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Dakota Meadows Middle School Racial Affinity Group Information.

Prairie Winds Middle School Racial Affinity Groups

Chat GPT writes Poems expressing concerns with student racial affinity groups

Oh, dear, oh, dear, what do we hear? Separating kids by race, oh dear! It makes me wonder and it makes me fear, What kind of world are we trying to steer?

We say we want to treat all fair, Yet we divide them without a care, We tell them it’s for their own good, But does it really do what it should?

What happens when we separate, Does it really make us great? Or does it deepen the divide, And make it harder to unify?

We should celebrate diversity, And treat each child with equity, For every child has something to bring, And that is a beautiful thing.

So let’s unite and come together, And make our schools a place of treasure, Where every child is seen and heard, And their value is never blurred.

Poem number 2:

We must speak up, we must shout, This separating students by race, we must doubt. It’s not fair, it’s not right, It’s like dividing day from night.

Separating students, oh what a shame, It’s like playing a hurtful game. Why can’t we all learn side by side, With different races, our knowledge will thrive.

We can learn from each other’s history, And create a brighter future with more empathy. Why segregate when we can integrate, Together we can make our schools great.

So let’s unite and make a stand, Together we can lend a helping hand. No more separation, no more divide, Let’s come together, side by side.

Affinity groups discriminate against students

How much discrimination is too much discrimination? I have read online arguments that justify discrimination if it is limited to only one hour per month.

For me, our children deserve an education free of any discrimination. They deserve to be valued for their individual character and their unique personalities.

I would like to remind the community that the First Amendment’s protections include “freedom of association.” Generally, this means we have the freedom to associate with others who have similar political, religious or cultural beliefs.

All citizens are allowed to gather, on their own time, as part of freedom of association. This is not the same as Mankato Area Public Schools administration, most of the School Board, and a limited number of school principals allowing, forming, or authorizing race-based “affinity groups,” access to which is based solely on the pigmentation of our students’ skin.

Treating people differently based on traits that cannot be changed is unfair, discriminatory and possibly illegal under The Civil Rights Act of 1964, which prohibits discrimination based on race, color, religion, sex or national origin.

Set aside your ideology and ask yourself, are race-based “affinity groups” discriminating against people based on skin color? I want to see our school leaders promoting opportunities where our students can learn and embrace their differences and where they work and grow together. Isn’t learning together the better option?

Julie Strusz


Re: Affinity Groups

To [school district]

FAIR stands firmly opposed to schools’ establishing or funding official identity-based affinity groups that restrict membership to those with a particular group identity.  FAIR does not, however, oppose the formation of such groups by private individuals or organizations who wish to create such affinity groups or clubs outside of school.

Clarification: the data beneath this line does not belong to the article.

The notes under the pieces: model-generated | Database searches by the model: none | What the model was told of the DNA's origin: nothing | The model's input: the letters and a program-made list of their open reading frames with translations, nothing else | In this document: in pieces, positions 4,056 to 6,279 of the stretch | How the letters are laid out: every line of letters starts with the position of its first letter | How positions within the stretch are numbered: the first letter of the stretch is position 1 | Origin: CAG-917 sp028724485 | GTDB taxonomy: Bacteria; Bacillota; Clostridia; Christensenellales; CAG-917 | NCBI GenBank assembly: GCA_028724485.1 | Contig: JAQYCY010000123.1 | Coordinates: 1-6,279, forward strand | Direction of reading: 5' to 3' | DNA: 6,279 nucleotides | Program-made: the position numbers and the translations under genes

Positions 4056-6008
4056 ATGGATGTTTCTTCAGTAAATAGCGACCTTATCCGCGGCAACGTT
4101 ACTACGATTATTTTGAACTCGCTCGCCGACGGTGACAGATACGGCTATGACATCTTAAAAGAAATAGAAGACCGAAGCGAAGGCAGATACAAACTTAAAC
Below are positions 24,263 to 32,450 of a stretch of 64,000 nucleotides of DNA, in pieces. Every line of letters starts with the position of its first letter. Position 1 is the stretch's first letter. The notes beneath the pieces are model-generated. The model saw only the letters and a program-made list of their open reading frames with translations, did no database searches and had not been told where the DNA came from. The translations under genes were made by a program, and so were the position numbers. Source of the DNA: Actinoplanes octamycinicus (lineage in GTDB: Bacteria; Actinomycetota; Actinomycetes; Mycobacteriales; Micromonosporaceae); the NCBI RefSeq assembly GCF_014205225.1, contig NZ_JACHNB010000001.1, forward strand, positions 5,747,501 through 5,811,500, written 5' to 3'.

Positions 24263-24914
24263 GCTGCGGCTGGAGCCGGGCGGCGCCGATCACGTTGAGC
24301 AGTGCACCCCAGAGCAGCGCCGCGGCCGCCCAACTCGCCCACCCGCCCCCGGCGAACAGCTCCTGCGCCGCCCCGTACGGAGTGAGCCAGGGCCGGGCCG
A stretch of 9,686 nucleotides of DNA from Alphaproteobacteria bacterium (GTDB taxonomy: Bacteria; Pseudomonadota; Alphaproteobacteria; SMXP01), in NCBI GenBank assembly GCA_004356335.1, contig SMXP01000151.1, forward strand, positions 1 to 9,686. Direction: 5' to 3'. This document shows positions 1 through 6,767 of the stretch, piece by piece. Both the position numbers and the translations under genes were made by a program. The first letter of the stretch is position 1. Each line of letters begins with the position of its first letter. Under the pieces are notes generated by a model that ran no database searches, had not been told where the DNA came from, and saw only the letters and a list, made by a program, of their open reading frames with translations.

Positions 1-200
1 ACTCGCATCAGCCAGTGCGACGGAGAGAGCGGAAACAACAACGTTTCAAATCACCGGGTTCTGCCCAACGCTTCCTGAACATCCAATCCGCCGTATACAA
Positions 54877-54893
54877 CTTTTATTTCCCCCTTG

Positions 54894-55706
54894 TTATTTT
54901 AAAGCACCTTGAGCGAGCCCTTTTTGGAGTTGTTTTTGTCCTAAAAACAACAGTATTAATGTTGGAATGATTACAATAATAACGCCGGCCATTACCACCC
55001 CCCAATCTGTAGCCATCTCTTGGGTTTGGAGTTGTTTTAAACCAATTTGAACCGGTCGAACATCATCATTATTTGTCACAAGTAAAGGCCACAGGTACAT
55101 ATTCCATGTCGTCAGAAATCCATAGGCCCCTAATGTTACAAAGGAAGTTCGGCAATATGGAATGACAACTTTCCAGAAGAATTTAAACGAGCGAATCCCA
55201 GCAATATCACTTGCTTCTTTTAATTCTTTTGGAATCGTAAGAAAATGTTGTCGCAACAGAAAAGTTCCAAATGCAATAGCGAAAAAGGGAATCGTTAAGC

School-sponsored racial or other identity-based affinity groups are highly problematic for several reasons. These groups exclude students or teachers based on their identity, which violates their civil rights to be treated fairly and equally without regard to their immutable traits. It is not appropriate to force people to choose a group identity, and no one has the moral right to decide for others the importance or unimportance of various elements of their identities. 

School-sponsored affinity groups can also reinforce stereotypes based on socially constructed concepts of “race,” which can lead to mistrust, division and racism within our schools by creating an “us” vs. “them” mentality.  Also, although identity-based affinity groups may aim to create a sense of belonging, students and teachers within those groups may experience social pressure to conform with the behavior and decisions made by their leaders. This pressure interferes with each individual’s ability to form and express their own unique identity and to form relationships with those they may have more in common with outside of their designated identity-based affinity group.

If [the school] decides to move forward with creating identity-based affinity groups, we advise that any such groups be voluntary and not compulsory; no student or teacher should be forced to join a group based on how others perceive them or their identity. We also advise that any such groups be open and inclusive to anyone who wants to join, even if they may not be perceived as belonging to a particular identity group; no student or teacher should be restricted from joining an identity-based affinity group because of how others perceive them. If school-sponsored affinity groups exclude based on such traits, they will run afoul of civil rights laws and foster divisions and mistrust. Identity-based affinity groups must welcome any and all who want to join, without judgment or question about their identity formation or belonging. This openness will help promote understanding, tolerance, fairness, and a sense of shared belonging within our schools.

It’s my hope that we can build a strong culture of belonging in [our school] through inclusive community events. Some ideas could be multicultural food events, cultural arts events, community service days, pep rallies, carnival days, talent shows, and the like, for the whole community.